Lakeland Regional Health takes part in convalescent plasma transfusion trial

Coronavirus

POLK COUNTY, Fla. (WFLA) – Eight COVID-19 patients at Lakeland Regional Health have been given one unit of convalescent plasma as part of a nationwide Mayo Clinic trial to learn whether transfusions can treat coronavirus.

Several hospitals in Tampa Bay are participating in the expanded access program.

The plasma is donated through OneBlood by people who recovered from COVID-19.

“It is based on the theory that people who have recovered from the infection developed antibodies to help them clear the infection,” said Dr. Mathew Vadaparampil, Lakeland Regional Health ICU Medical Director.

The hope is those antibodies can be passed along to infected patients.

“The plasma is good for a year once it’s donated so we just need everybody just to donate if they’re positive so that we can have their pool so anyone who needs it, we have plasma readily available,” said Rebecca Rich, critical care clinical pharmacy specialist at Lakeland Regional Health.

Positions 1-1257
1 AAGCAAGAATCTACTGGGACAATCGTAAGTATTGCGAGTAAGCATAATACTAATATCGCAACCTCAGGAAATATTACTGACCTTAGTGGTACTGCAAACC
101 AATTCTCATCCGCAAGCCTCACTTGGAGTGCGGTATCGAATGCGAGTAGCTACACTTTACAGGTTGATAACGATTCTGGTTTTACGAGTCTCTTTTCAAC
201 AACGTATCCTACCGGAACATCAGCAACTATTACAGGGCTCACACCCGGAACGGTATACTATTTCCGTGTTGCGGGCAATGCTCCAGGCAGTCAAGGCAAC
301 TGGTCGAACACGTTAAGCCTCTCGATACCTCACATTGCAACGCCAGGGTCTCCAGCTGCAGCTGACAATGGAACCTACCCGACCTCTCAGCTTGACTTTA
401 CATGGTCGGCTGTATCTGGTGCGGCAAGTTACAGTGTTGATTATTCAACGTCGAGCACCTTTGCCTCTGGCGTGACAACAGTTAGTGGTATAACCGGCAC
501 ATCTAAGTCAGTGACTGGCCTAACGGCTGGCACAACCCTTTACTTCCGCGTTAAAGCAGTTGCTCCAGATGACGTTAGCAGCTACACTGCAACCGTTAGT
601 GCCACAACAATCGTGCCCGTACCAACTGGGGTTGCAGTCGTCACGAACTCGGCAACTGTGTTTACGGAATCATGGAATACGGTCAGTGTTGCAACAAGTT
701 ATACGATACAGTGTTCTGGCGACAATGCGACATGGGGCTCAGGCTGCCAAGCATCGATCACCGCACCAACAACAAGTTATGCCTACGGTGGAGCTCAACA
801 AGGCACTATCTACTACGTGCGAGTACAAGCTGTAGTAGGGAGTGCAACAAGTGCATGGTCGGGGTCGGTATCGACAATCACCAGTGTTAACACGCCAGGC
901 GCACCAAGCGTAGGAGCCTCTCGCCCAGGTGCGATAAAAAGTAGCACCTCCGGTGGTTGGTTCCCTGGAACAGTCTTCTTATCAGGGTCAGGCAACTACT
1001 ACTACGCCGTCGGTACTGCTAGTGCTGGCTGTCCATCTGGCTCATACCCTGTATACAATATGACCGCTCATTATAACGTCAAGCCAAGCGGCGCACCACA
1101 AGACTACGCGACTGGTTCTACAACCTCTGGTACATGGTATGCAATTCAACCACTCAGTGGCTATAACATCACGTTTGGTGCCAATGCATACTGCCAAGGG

Critical patients are eligible for the transfusion.

“Are they having a severe infection or a life threatening infection? If they have low oxygen levels, changes on their x-ray, then it potentially identifies them as being candidates for the plasma,” said Dr. Vadaparampil.

Christine Caron-Juarez, 56, and Eduardo Juarez, 52, of Lakeland, suffered for weeks with COVID-19.

“It’s the sickest I’ve ever been,” said Eduardo Juarez. “I couldn’t catch my breathe. The cough attacks would come. There were a couple of times where it got real bleak.”

Christine Caron-Juarez and Eduardo Juarez
Courtesy: Lakeland Regional Health

They checked in to Lakeland Regional Health on May 16.

A few days later, they both received a plasma transfusion.

For that, they are grateful. Eduardo Juarez called it a “God send.”

“We can’t wait to have the opportunity to donate our blood. Yeah, we want to pay it forward. We want to find out how we can now donate our blood,” they said.

Courtesy: Deanna Bayless

Lakeland’s Deanna Bayless thought the same thing.

She suffered several days with a fever of 102 plus degrees and extreme fatigue in March.

She got sick days after returning from a conference in Las Vegas with her husband.

After recovering, she learned she could help infected patients by donating her plasma.

“It’s brought people together that you don’t really see. And this is a way you can give,” she said. “If we have enough plasma donors to build up the supply, when this second wave comes in I really think that we will have a stockpile of ammunition against it.”

OneBlood is automatically checking blood donors for antibodies.

To learn more, visit https://www.oneblood.org/lp/covid-19-convalescent-plasma.stml

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